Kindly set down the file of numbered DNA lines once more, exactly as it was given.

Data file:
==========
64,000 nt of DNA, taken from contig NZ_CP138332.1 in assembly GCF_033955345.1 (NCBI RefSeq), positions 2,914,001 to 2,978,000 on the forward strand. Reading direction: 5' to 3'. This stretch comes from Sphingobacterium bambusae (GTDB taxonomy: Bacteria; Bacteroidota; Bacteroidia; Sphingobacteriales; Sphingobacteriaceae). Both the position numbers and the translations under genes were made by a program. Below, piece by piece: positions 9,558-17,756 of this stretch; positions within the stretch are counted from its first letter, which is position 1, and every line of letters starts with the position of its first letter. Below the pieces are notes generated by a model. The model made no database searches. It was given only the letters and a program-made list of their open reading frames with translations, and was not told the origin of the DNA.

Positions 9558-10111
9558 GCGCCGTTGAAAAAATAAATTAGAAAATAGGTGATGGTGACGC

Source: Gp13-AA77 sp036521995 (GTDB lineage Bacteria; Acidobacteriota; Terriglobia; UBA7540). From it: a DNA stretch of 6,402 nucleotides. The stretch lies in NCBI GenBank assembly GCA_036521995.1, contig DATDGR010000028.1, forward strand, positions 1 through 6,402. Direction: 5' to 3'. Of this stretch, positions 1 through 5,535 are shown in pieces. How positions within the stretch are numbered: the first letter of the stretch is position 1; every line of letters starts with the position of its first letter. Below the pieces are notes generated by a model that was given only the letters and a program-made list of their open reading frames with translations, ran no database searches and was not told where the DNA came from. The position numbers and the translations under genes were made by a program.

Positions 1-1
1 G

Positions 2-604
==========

64,000 nt of DNA, taken from contig NZ_CP138332.1 in assembly GCF_033955345.1 (NCBI RefSeq), positions 2,914,001 to 2,978,000 on the forward strand. Reading direction: 5' to 3'. This stretch comes from Sphingobacterium bambusae (GTDB taxonomy: Bacteria; Bacteroidota; Bacteroidia; Sphingobacteriales; Sphingobacteriaceae). Both the position numbers and the translations under genes were made by a program. Below, piece by piece: positions 9,558-17,756 of this stretch; positions within the stretch are counted from its first letter, which is position 1, and every line of letters starts with the position of its first letter. Below the pieces are notes generated by a model. The model made no database searches. It was given only the letters and a program-made list of their open reading frames with translations, and was not told the origin of the DNA.

Positions 9558-10111
9558 GCGCCGTTGAAAAAATAAATTAGAAAATAGGTGATGGTGACGC

Source: Gp13-AA77 sp036521995 (GTDB lineage Bacteria; Acidobacteriota; Terriglobia; UBA7540). From it: a DNA stretch of 6,402 nucleotides. The stretch lies in NCBI GenBank assembly GCA_036521995.1, contig DATDGR010000028.1, forward strand, positions 1 through 6,402. Direction: 5' to 3'. Of this stretch, positions 1 through 5,535 are shown in pieces. How positions within the stretch are numbered: the first letter of the stretch is position 1; every line of letters starts with the position of its first letter. Below the pieces are notes generated by a model that was given only the letters and a program-made list of their open reading frames with translations, ran no database searches and was not told where the DNA came from. The position numbers and the translations under genes were made by a program.

Positions 1-1
1 G

Positions 2-604